“By the time we got there,” Fried said, “the culture that existed was that 20 percent ate at school.”
Most students, Fried said, ordered food to be delivered to Shalhevet, and the most popular choices appeared to be fried chicken and pizza from kosher restaurants nearby.
Nancy Schiff, the school administrator at YULA Girls High School said that they specifically don’t allow students to order food to be delivered to the cafeteria.
“That would take away from Dudu,” the in-house caterer, who serves a made-to-order breakfast and a variety of set-meal and a la carte options for lunch, including sushi, wraps and various “kid-friendly foods” like lasagna, grilled cheese and quesadillas.
Students at YULA Girls School are allowed to bring their own lunches from home, of course; a few years ago, the overwhelming majority of the students at Harkham Hillel Hebrew Academy did just that, leading the school to seek out a new caterer, who is going into her second year at the Orthodox elementary school in Beverly Hills.
Every Friday is pizza day at the Orthodox elementary school; getting the crust right took some tweaking.
“At the beginning of the [2011-12 school] year, we tried out all whole wheat [pizza crust],” the school’s principal, Jeffrey Tremblay, said last May. “Didn’t go so well there. The kids were picking off the cheese, and that’s about it.”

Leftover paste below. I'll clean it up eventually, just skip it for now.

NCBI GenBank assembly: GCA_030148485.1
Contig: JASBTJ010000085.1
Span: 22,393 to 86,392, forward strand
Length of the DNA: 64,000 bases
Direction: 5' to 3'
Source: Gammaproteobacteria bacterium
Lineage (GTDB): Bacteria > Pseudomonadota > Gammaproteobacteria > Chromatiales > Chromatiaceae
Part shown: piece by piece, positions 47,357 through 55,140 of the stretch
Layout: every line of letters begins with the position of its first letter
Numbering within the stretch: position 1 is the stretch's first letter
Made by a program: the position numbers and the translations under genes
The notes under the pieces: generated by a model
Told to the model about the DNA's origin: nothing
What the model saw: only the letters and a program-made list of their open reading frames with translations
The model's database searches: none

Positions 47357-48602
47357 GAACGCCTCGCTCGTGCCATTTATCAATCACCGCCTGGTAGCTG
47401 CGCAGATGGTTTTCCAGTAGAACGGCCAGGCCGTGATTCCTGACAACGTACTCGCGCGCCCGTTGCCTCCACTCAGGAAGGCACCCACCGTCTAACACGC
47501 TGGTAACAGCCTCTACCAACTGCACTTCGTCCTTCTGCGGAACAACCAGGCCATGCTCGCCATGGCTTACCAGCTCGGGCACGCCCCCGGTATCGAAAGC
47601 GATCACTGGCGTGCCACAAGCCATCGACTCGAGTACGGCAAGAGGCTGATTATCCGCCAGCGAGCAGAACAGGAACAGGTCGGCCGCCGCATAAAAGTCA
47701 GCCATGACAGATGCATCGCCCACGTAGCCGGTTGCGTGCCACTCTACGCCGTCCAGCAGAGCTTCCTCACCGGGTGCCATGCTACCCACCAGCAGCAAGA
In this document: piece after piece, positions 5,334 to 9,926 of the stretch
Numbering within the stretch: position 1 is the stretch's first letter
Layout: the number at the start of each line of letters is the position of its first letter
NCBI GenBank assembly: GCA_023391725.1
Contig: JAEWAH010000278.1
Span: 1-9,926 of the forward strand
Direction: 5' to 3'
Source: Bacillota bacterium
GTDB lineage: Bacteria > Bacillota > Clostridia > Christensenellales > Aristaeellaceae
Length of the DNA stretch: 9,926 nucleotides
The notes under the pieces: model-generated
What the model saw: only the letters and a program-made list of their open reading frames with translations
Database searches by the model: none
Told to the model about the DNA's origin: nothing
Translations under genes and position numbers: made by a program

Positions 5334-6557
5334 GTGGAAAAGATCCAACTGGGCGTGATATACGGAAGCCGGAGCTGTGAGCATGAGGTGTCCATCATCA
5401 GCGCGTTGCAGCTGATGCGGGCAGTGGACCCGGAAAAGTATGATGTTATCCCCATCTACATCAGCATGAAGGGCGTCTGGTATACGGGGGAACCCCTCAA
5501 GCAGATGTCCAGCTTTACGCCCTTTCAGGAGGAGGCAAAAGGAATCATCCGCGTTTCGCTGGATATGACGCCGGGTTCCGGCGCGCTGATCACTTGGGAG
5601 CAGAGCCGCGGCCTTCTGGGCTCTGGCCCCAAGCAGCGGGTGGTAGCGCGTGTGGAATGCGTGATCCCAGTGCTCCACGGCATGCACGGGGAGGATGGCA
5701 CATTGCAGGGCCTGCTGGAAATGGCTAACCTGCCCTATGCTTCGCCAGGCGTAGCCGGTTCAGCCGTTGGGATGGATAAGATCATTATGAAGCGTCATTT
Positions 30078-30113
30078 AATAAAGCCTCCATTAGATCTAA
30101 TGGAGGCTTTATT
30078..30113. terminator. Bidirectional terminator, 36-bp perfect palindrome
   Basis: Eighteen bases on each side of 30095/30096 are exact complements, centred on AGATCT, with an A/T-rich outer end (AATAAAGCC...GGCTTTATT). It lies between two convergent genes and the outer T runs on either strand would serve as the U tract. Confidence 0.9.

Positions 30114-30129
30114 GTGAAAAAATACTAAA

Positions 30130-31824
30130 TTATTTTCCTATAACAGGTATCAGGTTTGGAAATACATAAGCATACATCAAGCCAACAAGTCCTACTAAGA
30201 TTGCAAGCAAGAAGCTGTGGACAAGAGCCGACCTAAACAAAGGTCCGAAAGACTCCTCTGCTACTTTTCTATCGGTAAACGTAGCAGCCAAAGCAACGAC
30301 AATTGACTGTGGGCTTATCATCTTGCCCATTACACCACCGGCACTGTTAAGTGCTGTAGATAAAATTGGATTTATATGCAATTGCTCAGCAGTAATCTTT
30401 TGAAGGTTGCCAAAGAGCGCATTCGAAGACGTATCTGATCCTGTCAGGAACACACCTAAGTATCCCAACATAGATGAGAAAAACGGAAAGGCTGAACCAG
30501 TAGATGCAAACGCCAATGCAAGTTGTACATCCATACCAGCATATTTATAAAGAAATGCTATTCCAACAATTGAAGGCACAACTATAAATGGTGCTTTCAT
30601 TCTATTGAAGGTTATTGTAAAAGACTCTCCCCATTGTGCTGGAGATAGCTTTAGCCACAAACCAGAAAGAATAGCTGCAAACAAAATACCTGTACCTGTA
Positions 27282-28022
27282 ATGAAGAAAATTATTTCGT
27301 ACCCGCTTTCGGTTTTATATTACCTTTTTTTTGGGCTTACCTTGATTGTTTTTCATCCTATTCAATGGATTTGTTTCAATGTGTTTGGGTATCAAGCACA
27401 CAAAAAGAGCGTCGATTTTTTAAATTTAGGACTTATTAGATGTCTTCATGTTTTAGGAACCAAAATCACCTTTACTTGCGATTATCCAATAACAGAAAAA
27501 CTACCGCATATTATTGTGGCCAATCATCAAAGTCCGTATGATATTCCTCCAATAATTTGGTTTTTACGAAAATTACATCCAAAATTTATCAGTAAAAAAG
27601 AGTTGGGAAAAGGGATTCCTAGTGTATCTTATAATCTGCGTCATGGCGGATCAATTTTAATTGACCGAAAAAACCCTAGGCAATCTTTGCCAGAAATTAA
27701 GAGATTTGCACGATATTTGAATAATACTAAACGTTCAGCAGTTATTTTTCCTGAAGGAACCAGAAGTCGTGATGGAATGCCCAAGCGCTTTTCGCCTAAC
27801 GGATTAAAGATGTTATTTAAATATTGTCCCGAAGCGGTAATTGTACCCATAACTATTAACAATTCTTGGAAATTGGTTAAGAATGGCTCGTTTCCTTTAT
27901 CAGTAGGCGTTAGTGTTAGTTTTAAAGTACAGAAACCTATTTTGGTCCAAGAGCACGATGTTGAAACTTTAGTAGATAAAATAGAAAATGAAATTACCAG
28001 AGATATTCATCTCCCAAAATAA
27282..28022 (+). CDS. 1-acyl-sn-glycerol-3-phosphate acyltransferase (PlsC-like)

That Friday, a few minutes before their lunch period ended and the middle school girls entered the cafeteria, a few boys headed back to the kitchen window for another slice.
“After the seconds,” Tremblay explained, “then they can, if they’re still hungry, they can pay for a third if they want to.”
To Tremblay, that sixth-grade boys want a bit more pizza at lunchtime is a sign that the school’s caterer is doing her job well – better than the previous caterer, who served only canned fruits and vegetables. But nutritionists see second helpings as problematic.